1. A direct cost that arises from this regulatory instrument is the imposition of an additional cost to travel, but only for vehicles falling under the approved classes under the National Tolling Policy, and which actually use the tolled road network;

  2. Owing to the improved road infrastructure, however, every single user of the toll road network will experience the immense benefits of traveling efficiently through the network, without exposure to heavy traffic snarl-ups, and without the wear and tear common on less well-constructed and poorly maintained roads;

  3. Vehicle running and operating costs will be significantly less, with the outcome that the cost of paying a toll will be compensated many times over from savings arising from dramatically reduced vehicle operating costs (being a function of the time spent on roads, the fuel wasted on travel delays, and excessive wear and tear stemming from poor and damaged road surfaces);

  4. Travellers through the toll network will be assured of transit time, representing a substantial cost of time saving for both business travellers and commercial undertakings – as it can enable smaller operations to operate Just-in-Time systems, and save substantial money from costly stockpiling solutions they currently implement owing to uncertainty, currently, in travel time across the networks intended to be tolled;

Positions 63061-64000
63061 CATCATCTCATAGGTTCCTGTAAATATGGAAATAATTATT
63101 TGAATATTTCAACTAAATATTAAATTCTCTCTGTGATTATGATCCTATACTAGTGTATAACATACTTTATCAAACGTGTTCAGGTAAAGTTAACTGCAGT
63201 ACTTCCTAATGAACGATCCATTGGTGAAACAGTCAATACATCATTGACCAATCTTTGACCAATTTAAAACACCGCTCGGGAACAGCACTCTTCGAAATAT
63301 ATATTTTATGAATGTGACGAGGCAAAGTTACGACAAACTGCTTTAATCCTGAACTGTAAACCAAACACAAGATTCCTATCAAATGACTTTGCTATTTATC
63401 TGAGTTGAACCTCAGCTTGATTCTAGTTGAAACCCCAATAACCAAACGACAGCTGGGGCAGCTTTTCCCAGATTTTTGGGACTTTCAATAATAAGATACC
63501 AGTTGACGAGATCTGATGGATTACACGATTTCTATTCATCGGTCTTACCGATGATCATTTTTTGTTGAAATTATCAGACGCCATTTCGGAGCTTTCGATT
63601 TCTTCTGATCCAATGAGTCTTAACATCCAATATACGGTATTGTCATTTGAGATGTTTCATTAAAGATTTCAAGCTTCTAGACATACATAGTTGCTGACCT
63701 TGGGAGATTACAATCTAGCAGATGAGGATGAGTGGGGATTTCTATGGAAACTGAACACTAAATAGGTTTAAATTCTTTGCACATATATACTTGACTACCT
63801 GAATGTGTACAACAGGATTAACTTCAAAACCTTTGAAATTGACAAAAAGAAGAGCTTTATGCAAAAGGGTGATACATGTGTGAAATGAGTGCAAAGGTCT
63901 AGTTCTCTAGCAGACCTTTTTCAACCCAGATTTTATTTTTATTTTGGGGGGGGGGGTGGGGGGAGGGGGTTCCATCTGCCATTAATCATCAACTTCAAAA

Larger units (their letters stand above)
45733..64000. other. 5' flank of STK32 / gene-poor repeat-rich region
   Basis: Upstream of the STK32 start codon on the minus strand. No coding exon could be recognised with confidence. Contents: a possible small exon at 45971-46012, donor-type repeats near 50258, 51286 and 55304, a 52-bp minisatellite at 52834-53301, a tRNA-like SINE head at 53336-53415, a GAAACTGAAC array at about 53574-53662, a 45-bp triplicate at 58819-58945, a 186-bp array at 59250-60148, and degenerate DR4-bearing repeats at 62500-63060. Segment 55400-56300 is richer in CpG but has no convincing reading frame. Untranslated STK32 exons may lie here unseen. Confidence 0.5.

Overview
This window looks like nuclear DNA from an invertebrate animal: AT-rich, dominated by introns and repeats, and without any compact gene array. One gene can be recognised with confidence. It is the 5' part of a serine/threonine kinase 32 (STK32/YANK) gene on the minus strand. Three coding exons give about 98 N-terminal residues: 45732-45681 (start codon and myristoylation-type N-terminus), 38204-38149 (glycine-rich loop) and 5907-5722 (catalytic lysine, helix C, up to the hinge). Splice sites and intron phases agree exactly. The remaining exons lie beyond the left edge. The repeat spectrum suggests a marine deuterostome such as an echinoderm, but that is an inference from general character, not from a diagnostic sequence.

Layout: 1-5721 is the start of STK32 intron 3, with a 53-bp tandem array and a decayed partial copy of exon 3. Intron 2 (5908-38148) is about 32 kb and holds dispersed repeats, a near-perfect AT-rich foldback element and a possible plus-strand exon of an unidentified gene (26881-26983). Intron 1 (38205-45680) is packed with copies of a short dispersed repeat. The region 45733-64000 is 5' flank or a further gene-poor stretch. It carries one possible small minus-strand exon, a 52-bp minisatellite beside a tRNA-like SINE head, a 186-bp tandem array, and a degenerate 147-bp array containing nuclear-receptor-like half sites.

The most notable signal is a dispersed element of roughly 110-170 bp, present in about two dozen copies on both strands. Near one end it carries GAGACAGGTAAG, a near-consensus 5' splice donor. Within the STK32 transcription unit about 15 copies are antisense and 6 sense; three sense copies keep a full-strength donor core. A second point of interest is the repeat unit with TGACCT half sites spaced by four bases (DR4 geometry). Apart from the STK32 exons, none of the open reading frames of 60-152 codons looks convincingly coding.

5. The toll is not a tax of general application – it is a user fee, which represents a fair allocation of costs and benefits at the macroeconomic level of society: only such persons that actually use the service are obliged to pay for the service, in exchange for the wide package of benefits that come from that service. Those that do not are not exposed to the toll charge, which is a fair proposition. In addition, tolled roads will not be subject to maintenance, repairs and rehabilitation under the National Toll Fund – all of that cost will be bundled up in the PPP arrangement, and will be fully catered for under the tolling arrangement. There is therefore no double jeopardy even for the toll-payer, and the non-toll-payer is neither unduly exposed to toll nor the Roads Maintenance Levy Fund. On either side, there will be no double jeopardy, and no double taxation, and no unjust enrichment.